common-lisp Control Structures

Conditional Constructs

In Common Lisp, if is the simplest conditional construct. It has the form (if test then [else]) and is evaluated to then if test is true and else otherwise. The else part can be omitted.

(if (> 3 2)
    "Three is bigger!"
    "Two is bigger!")
;;=> "Three is bigger!"

One very important difference between if in Common Lisp and if in many other programming languages is that CL's if is an expression, not a statement. As such, if forms return values, which can be assigned to variables, used in argument lists, etc:

;; Use a different format string depending on the type of x
(format t (if (numberp x)

Common Lisp's if can be considered equivalent to the ternary operator ?: in C# and other "curly brace" languages.

For example, the following C# expression:

year == 1990 ? "Hammertime" : "Not Hammertime"

Is equivalent to the following Common Lisp code, assuming that year holds an integer:

(if (eql year 1990) "Hammertime" "Not Hammertime")

cond is another conditional construct. It is somewhat similar to a chain of if statements, and has the form:

(cond (test-1 consequent-1-1 consequent-2-1 ...)
      (test-3 consequent-3-1 ...)
      ... )

More precisely, cond has zero or more clauses, and each clause has one test followed by zero or more consequents. The entire cond construct selects the first clause whose test does not evaluate to nil and evaluates its consequents in order. It returns the value of the last form in the consequents.

(cond ((> 3 4) "Three is bigger than four!")
      ((> 3 3) "Three is bigger than three!")
      ((> 3 2) "Three is bigger than two!")
      ((> 3 1) "Three is bigger than one!"))
;;=> "Three is bigger than two!"

To provide a default clause to evaluate if no other clause evaluates to t, you can add a clause that is true by default using t. This is very similar in concept to SQL's CASE...ELSE, but it uses a literal boolean true rather than a keyword to accomplish the task.

    ((= n 1) "N equals 1")
    (t "N doesn't equal 1")

An if construct can be written as a cond construct. (if test then else) and (cond (test then) (t else)) are equivalent.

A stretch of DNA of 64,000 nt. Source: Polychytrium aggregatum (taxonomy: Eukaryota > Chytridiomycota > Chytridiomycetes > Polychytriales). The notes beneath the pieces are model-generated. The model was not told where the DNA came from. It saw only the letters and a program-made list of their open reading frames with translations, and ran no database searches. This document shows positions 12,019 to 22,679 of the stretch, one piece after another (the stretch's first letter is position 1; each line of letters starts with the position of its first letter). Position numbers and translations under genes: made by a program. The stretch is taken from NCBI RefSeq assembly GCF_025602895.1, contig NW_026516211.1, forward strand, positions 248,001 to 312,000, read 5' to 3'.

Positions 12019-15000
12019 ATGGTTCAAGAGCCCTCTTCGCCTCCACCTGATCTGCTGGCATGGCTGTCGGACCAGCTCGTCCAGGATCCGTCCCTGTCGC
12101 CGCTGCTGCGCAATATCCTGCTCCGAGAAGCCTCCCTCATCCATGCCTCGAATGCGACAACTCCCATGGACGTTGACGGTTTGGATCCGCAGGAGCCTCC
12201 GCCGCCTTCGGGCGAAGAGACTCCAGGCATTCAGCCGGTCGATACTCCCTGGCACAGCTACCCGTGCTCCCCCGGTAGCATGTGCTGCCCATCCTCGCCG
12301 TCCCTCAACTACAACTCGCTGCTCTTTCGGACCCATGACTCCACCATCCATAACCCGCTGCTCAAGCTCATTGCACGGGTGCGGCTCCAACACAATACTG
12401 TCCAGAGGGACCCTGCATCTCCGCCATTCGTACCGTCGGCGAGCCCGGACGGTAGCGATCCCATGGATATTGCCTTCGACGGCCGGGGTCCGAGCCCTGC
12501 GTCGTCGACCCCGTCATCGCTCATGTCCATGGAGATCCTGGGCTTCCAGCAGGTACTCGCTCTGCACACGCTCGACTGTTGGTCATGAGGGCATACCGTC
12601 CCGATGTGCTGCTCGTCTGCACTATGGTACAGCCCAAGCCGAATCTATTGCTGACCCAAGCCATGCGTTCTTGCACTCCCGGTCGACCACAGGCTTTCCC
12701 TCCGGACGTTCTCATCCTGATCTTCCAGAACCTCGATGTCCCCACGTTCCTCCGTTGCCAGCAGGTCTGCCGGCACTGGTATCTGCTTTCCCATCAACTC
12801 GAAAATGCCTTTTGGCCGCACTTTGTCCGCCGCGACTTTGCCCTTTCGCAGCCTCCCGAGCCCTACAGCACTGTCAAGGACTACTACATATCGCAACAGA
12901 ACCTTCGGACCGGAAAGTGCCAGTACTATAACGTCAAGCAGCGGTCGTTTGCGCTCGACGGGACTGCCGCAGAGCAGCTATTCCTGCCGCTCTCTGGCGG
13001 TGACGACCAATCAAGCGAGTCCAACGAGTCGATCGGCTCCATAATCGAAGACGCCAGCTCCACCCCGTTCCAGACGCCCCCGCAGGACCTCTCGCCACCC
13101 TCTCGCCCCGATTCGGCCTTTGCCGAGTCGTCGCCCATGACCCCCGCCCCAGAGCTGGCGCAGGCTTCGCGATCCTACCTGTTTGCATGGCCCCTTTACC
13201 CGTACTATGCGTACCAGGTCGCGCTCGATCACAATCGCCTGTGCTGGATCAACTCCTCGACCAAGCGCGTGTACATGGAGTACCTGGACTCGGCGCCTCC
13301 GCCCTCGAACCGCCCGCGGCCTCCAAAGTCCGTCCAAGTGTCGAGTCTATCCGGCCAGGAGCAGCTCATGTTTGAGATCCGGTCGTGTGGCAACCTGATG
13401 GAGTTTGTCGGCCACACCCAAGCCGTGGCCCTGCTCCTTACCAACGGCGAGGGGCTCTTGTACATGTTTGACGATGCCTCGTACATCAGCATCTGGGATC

If you only need one clause, use when or unless:

(when (> 3 4)
  "Three is bigger than four.")
;;=> NIL

(when (< 2 5)
  "Two is smaller than five.")
;;=> "Two is smaller than five."

(unless (> 3 4)
  "Three is bigger than four.")
;;=> "Three is bigger than four."

(unless (< 2 5)
  "Two is smaller than five.")
;;=> NIL

The do loop

Most looping and conditional constructs in Common Lisp are actually macros that hide away more basic constructs. For example, dotimes and dolist are built upon the do macro. The form for do looks like this:

(do (varlist)
  • varlist is composed of the variables defined in the loop, their initial values, and how they change after each iteration. The 'change' portion is evaluated at the end of the loop.
  • endlist contains the end conditions and the values returned at the end of the loop. The end condition is evaluated at the beginning of the loop.

Here's one that starts at 0 and goes upto (not including) 10.

;;same as (dotimes (i 10)) 
(do (( i (+ 1 i))
    ((< i 10) i)
   (print i))

And here's one that moves through a list:

;;same as (dolist (item given-list)
(do ((item (car given-list))
     (temp list (cdr temp))
   (print item))

The varlist portion is similar the one in a let statement. You can bind more than one variable, and they only exist inside the loop. Each variable declared is in its own set of parenthesis. Here's one that counts how many 1's and 2's are in a list.

(let ((vars (list 1 2 3 2 2 1)))
  (do ((ones 0)
       (twos 0)
       (temp vars (cdr temp)))
      ((not temp) (list ones twos))
    (when (= (car temp) 1)
      (setf ones (+ 1 ones)))
    (when (= (car temp) 2)
      (setf twos (+ 1 twos)))))
-> (2 3)

And if a while loop macro hasn't been implemented:

(do ()
  (when task-done

For the most common applications, the more specific dotimes and doloop macros are much more succinct.